Home | Ketchikan | Alaska | Sports | Waterfront | Business | Education | Religion | Scene
Classifieds | Place a class ad | PDF Edition | Home Delivery


Pointing to the apps, not much is private these days.

Read more...
Location, location, location. Gov.

Read more...
Samuel William Cook Sr., 69, died June 10, 2019, in Klawock. He was born on Feb. 6, 1950, in Celilo Falls, Oregon.
6/3/2019
Kings place second in state tournament
The Kings’ Cody Kemble, left, and Kristian Pihl celebrate a play during the state championship baseball game against the Wasilla High School Warriors on Saturday at Mulcahy Stadium. Ketchikan High School was the state runner-up after falling to Wasilla, 8-6. Photo by Loren Holmes/ADN


By SPENCER GLEASON
Daily News Sports Editor

Baseball is humbling sometimes.

A bad break, a bad bounce or just bad luck can, in many ways, make or break a season just like a favorable bounce can — or even good luck.

Hitting streaks or hitting slumps, pitching effectively or playing out of sync, a team generates its momentum. And it carries that energy as far as it can — playing as deep into the season as it possibly can go.

Until one day, it’s all over.

The Ketchikan High School Kings might not have won a state championship on Saturday. But as one of the final two teams playing at Mulcahy Stadium in the ASAA state tournament, the Kings pushed their season as far as they could.

But Kayhi came up just short against the Wasilla High School Warriors, falling 8-6 in the state championship game.

“No one’s happy with second place,” Kayhi coach Andy Berntson said. “But the effort certainly wasn’t second place. These guys gave it everything they had.”

It was the Warriors first state title. Kayhi won third place last season.

“I thought we matched up with (Wasilla) really well, and I assume they’d say the same thing,” Berntson said. “We put pressure on them, and visa versa. If we make a handful of plays, it might be a different (outcome).”

For the first 2 1/2 innings, the Kings were in control.

Kayhi jumped out on top 2-0 after Gavin Salazar knocked in Brock King and Wyatt Barajas.

Wasilla scored in its share of the second inning, cutting Kayhi’s lead in half, but the Kings’ Liam Kiffer got that run back with a lead off home run in the top of the third.

Kiffer cranked a 1-0 pitch over the left field wall, sending Kayhi’s dugout into a frenzy.

“That was one of the hardest hit balls I’ve ever seen,” Berntson said.

It was the only home run from any team during the state tournament.

“Liam wasn’t happy with his first at-bat,” Berntson said. “But you rarely (get him) twice. I was excited to see what he was going to do that at-bat. And he didn’t disappoint.”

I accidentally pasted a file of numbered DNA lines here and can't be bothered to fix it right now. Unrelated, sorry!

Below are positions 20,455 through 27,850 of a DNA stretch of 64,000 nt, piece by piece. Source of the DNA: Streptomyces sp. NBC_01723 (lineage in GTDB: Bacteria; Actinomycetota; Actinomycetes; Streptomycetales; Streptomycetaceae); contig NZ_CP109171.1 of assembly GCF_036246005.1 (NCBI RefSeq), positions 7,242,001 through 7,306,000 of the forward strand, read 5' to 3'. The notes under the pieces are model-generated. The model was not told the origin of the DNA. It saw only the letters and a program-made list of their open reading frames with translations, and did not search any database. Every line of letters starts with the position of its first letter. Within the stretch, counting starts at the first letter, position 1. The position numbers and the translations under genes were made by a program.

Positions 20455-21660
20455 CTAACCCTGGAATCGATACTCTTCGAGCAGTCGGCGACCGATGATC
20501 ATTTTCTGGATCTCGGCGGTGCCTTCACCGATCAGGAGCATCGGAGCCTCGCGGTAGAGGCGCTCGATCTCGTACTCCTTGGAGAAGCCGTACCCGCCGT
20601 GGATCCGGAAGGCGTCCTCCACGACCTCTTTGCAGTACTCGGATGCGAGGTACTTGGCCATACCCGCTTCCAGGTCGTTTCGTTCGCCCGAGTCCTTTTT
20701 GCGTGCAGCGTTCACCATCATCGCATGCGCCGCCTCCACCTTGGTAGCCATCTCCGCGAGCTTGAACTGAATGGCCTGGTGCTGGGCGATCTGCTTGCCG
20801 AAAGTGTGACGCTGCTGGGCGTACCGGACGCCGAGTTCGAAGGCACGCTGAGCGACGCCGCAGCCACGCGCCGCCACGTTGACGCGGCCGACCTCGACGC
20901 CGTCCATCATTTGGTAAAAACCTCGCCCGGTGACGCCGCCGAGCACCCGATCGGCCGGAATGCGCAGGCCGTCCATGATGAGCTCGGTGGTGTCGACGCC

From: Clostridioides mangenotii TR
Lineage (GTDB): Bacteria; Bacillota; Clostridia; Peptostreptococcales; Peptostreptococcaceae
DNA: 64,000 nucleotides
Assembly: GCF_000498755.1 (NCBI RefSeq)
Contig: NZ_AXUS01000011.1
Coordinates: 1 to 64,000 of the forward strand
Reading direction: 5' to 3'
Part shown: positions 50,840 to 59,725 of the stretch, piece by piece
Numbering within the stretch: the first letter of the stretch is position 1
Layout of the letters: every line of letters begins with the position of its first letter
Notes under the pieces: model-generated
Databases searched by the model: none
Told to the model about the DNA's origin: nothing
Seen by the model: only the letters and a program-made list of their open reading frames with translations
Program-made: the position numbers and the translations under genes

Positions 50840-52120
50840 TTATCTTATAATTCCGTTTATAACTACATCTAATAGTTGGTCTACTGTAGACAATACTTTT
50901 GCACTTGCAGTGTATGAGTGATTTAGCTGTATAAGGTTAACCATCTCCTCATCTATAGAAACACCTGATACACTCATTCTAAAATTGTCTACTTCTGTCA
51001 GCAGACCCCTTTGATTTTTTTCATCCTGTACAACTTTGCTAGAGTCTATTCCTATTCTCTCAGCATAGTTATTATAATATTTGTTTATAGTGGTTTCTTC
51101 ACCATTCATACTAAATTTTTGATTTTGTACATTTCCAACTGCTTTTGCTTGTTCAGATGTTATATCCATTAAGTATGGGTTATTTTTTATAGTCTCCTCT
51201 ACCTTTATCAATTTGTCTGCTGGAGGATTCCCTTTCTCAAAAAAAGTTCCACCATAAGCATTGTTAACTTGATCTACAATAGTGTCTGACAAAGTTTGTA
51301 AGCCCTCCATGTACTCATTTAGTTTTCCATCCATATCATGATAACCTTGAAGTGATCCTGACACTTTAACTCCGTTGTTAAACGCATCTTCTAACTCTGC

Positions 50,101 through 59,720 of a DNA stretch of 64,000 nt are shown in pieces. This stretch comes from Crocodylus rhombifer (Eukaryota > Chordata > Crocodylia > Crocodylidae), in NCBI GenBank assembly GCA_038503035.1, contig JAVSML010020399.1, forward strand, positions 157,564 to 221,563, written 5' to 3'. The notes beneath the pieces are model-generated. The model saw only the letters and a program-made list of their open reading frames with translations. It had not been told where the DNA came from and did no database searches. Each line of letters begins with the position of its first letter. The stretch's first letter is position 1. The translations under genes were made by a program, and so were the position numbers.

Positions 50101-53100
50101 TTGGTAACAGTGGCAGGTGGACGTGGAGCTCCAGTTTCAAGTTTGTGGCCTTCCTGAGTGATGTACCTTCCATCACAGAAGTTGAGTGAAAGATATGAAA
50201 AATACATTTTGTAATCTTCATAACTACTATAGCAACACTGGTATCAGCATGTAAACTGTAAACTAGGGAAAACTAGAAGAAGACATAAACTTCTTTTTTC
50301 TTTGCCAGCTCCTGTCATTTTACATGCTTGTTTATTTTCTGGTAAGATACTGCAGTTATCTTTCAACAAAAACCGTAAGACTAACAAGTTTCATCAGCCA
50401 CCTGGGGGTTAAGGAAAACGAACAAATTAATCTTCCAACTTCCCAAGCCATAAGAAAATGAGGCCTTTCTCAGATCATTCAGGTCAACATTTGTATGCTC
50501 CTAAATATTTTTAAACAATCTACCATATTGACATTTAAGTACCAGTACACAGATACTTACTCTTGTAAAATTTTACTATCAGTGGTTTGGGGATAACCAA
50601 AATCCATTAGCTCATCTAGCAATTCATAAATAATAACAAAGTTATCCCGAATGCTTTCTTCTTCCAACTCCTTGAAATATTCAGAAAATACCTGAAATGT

Kayhi tacked on one more, stretching its lead to 4-1. But then the wheels came off.

Wasilla plated three runs in the bottom of the third. A bunt single, botched ground ball and a hit batsman loaded the bases for the Warriors before an out was recorded. And all three came around to score.

Wasilla scored four more in the fourth, solidifying the 8-6 final.

“(We) came out like I had hoped,” Berntson said. “But then we began burying ourself in a hole, defensively.”

Kayhi uncharacteristically commited a pair of errors, and hit four Warriors.

“The kids were playing hard,” Berntson said. “Momentum is huge. You scratch and claw, and try to get things going.”

But no matter what the Kings did afterward, nothing seemed to work.

“We had bursts where we’d hit well,” Berntson said. “And then it kind of flipped on us.”

The Kings were nearly perfect in conference competition this season, going 11-1. And they rallied behind each other to win the Region V championship, and Southeast Alaska’s top seed at the state tournament.

They hit back-to-back home runs a couple times, blasted grand slams and were deep with pitching.

Kayhi was trying to become the third high school to win a state championship in baseketball and baseball in the same school year.

East Anchorage High School did it in 2000. Dimond High School accomplished it in 2009.

“Every group is special in its own way,” Berntson said. “And this group is no different. ... They’re pretty accomplished. We have kids that won state in cheerleading, won state in basketball, and won third-place last year. They’re impossible to replace.”

And that’s what makes the end of a season so difficult.

“The sense of finality is gut-wrenching,” Berntson said. “It’s a sense of loss. It’s hard to see the kids go. ... (This year) was a blast. I’m sure proud of the product.”